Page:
Have them throw to see who can throw/catch? Can't really see much passing happening at this age.

What can I do for an hour or so to keep their attention, and make some progress?

Shall I draw some plays up? Will they even "get it" at this age?

Shall I scrimmage some?

Zone defense? Man?

My 6 year old has the attention span of a, well, a 6 year old. I imagine the rest are about the same.

What am I in for?

Hi Youth,

You've asked the right questions. One thing though, defer to the head coach. If he knows what he's doing, he'll help direct you.

As far as your questions, I'd focus on three things:

1. You need to know the rules. Kids want to run along with the kid who has the football (not allowed). Kids will all want to rush, like the pros (you can't unless you're 7 yards back in my league). How many downs, etc etc. I'd read the league rules before the first practice. The head coach may not know them all either, and you can contribute right away.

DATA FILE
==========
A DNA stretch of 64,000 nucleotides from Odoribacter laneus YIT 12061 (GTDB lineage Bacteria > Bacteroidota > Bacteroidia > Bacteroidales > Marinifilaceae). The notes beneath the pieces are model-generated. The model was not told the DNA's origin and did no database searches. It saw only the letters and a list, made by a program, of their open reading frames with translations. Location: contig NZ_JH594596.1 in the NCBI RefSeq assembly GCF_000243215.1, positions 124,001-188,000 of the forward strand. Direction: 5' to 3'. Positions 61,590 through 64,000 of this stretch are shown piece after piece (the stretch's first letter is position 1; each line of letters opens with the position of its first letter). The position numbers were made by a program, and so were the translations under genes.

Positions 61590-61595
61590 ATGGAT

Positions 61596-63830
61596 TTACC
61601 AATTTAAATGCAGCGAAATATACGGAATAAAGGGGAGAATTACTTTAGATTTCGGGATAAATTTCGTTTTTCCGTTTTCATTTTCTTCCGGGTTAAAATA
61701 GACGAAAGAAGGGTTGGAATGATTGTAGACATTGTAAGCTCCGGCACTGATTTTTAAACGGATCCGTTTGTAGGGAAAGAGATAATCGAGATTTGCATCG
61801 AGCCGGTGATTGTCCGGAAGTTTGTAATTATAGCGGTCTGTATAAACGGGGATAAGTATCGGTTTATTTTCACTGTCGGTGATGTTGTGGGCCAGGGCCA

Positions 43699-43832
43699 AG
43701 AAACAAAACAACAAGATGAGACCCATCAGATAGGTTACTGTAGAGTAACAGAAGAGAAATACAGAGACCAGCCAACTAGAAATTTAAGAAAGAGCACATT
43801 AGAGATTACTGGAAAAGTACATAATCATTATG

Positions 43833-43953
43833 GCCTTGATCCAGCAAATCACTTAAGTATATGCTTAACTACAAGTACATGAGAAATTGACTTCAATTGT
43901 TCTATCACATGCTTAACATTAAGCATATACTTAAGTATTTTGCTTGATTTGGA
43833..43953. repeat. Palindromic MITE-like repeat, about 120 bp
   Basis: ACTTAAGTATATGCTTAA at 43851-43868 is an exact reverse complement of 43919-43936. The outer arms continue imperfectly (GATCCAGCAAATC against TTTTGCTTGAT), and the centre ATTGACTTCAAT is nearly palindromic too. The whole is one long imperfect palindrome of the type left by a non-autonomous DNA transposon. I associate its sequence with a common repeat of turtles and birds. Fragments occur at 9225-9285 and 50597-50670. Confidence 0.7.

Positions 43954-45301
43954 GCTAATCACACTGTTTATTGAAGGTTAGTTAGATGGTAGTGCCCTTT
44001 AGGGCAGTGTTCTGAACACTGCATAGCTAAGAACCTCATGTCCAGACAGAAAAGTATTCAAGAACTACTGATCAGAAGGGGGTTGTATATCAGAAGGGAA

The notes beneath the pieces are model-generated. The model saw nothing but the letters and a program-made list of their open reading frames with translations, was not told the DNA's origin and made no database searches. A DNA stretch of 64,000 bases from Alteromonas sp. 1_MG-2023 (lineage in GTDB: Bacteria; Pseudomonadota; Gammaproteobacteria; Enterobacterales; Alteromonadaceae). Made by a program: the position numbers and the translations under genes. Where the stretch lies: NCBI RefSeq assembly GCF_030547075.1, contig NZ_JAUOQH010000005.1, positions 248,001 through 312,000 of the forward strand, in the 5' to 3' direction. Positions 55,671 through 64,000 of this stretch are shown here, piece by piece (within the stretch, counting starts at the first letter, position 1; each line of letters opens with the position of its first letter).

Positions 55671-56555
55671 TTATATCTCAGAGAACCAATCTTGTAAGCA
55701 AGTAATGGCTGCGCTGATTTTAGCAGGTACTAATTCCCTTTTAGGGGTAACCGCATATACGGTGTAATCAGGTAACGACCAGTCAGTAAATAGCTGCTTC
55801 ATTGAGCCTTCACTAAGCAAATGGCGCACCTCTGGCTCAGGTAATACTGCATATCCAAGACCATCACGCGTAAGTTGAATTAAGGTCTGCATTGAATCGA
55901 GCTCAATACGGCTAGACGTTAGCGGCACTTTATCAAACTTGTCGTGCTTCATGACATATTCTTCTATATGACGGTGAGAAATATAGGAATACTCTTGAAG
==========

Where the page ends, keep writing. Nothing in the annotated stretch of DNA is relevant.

2. Teach them three or four offensive plays. One pass play. There are some great play books posted on this site. Keep it super simple. Two end arounds and a center-drag for the pass play.

3. Flag pulls. The kids can never get enough practice on this. Coach Rob posted some good flag pull drills. Try to make it fun, but don't underestimate how hard this is.

Keep positive. Don't get frustrated.

Coach Fun

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Hey coach,

I hope your practice went well. One piece of advice is to end every practice with "Sharks and Minnows". The kids all love it and it has good coaching points. Feel free to ask if you don't know what that is.